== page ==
Paul L. Caron

Wednesday, August 1, 2018

New Mexico Law School Librarians' Fight For Faculty Status And Equal Voting Rights

New Mexico Logo (2015)Ernesto A. Longa (Professor of Law Librarianship, New Mexico), The History of the University of New Mexico School of Law Librarians' Fight for Faculty Status and Equal Voting Rights, 110 Law Library J. 93 (2018):

Based on research of over sixty years of archival records, this article presents a case study of the University of New Mexico School of Law librarians’ fight for respect, professional recognition, faculty status, and voting rights in the face of persistent opposition from law school administrators, faculty, and head librarians.

This case study of UNMSOL librarians illustrates a number of challenges law librarians have confronted as they have sought to obtain rights and privileges within their institutions that their academic credentials and professional responsibilities warrant. Poldervaart’s experience reveals that even nationally prominent, dual-degreed librarians who teach legal research and substantive law courses, have respectable publication records, serve on law school committees, and hold appointments on the law faculty often still struggle to be seen by their academic peers as anything more than a second-class member of the law faculty. ...

UNMSOL law librarians became one of only a handful of other academic law librarian groups in the country to acquire equal voting rights at their law school. They did so through a combination of merit-, moral-, and rule-based arguments. Charlotte Schneider has summarized the merit- and moral-based arguments. She argues that it is only fair that librarians who teach, produce scholarship, serve on law school committees, and support the teaching mission and research interests of their law school community through research support, reference services, and collection development “deserve an equal voice with respect to law school governance.” UNMSOL librarians have contributed to this “movement of greater librarian inclusion and participation” in the shared governance of law schools by encouraging law librarians fighting for voting rights to consult university policies that have the potential to inform or even decide the question concerning whether law librarians should have equal voting rights at their law school. The UNM Faculty Constitution bestows full-time law librarians holding professorial rank inalienable voting rights within UNMSOL. UNMSOL librarians won equal voting rights at their school through persuasion rather than coercion, but it was reassuring to know that university policy could be relied on if UNMSOL administration or law faculty failed to do the right thing.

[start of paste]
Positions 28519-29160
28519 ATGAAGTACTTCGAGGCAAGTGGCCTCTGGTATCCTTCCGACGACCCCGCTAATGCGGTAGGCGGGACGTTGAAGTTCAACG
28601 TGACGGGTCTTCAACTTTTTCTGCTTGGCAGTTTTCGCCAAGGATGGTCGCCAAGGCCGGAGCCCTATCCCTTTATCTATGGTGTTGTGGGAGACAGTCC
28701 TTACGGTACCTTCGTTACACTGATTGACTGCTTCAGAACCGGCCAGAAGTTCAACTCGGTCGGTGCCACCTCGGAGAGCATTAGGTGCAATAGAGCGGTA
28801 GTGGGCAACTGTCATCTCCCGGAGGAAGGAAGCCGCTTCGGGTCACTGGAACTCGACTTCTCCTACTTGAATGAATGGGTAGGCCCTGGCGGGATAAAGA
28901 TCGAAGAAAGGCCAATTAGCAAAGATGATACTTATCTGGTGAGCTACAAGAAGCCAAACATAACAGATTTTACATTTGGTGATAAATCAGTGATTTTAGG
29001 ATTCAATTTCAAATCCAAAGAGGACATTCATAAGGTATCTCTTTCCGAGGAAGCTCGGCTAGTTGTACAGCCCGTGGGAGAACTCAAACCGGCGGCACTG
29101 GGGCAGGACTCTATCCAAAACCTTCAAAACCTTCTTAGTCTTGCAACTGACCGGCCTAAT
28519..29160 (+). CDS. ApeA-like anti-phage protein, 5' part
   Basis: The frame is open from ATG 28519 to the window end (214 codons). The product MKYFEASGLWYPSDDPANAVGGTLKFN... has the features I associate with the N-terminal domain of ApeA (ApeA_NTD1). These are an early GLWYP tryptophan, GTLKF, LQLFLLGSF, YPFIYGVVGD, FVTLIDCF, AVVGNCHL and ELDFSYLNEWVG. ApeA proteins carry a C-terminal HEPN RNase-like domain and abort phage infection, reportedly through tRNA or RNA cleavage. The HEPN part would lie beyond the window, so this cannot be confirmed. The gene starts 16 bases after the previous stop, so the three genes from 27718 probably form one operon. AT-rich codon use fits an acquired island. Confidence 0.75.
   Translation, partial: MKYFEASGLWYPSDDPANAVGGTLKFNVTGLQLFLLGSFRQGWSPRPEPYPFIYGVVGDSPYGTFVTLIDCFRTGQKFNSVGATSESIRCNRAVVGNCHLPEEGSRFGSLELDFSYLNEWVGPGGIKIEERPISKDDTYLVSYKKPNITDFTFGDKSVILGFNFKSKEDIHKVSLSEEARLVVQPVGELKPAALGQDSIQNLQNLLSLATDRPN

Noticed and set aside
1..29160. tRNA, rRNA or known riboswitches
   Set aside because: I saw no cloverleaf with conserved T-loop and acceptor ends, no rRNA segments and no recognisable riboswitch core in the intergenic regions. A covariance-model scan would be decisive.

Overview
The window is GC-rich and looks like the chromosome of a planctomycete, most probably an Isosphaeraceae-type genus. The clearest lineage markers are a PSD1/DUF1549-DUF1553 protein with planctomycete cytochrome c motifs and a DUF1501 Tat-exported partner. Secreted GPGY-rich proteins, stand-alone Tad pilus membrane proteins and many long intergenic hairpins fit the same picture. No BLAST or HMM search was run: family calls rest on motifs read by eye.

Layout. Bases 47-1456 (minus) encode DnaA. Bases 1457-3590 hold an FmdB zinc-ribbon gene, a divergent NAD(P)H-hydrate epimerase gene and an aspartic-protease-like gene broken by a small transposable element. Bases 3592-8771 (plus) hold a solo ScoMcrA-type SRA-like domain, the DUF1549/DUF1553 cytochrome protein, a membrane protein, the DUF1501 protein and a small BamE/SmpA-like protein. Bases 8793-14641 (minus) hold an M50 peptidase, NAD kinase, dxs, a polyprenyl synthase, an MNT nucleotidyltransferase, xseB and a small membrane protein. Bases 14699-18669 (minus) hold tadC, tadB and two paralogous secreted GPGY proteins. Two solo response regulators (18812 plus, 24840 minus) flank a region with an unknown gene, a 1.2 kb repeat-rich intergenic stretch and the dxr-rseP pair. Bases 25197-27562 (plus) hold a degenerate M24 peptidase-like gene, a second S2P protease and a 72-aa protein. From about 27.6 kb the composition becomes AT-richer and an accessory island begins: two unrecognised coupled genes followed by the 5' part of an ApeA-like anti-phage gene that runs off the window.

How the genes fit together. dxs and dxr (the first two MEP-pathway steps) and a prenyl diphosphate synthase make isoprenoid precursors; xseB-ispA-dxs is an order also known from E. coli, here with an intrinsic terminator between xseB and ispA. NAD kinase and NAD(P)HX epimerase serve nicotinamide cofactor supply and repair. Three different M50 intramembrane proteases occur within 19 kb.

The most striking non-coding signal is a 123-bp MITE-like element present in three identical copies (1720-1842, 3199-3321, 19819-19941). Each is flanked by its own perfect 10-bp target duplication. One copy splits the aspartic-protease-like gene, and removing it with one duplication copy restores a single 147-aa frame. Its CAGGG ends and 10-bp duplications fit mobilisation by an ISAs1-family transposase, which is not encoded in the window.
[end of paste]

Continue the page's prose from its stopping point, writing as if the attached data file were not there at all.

Legal Education | Permalink


In the modern world of Westlaw and other online databases, what essential function do law libraries and law librarians serve?

Posted by: Curmudgeonly Ex-Clerk | Aug 3, 2018 7:42:35 AM

Faculty governance is a travesty in regard to most issues. BTW, the librarians who want faculty status should be told they're salaried technicians who work for the CIO.

Posted by: Art Deco | Aug 1, 2018 1:55:28 PM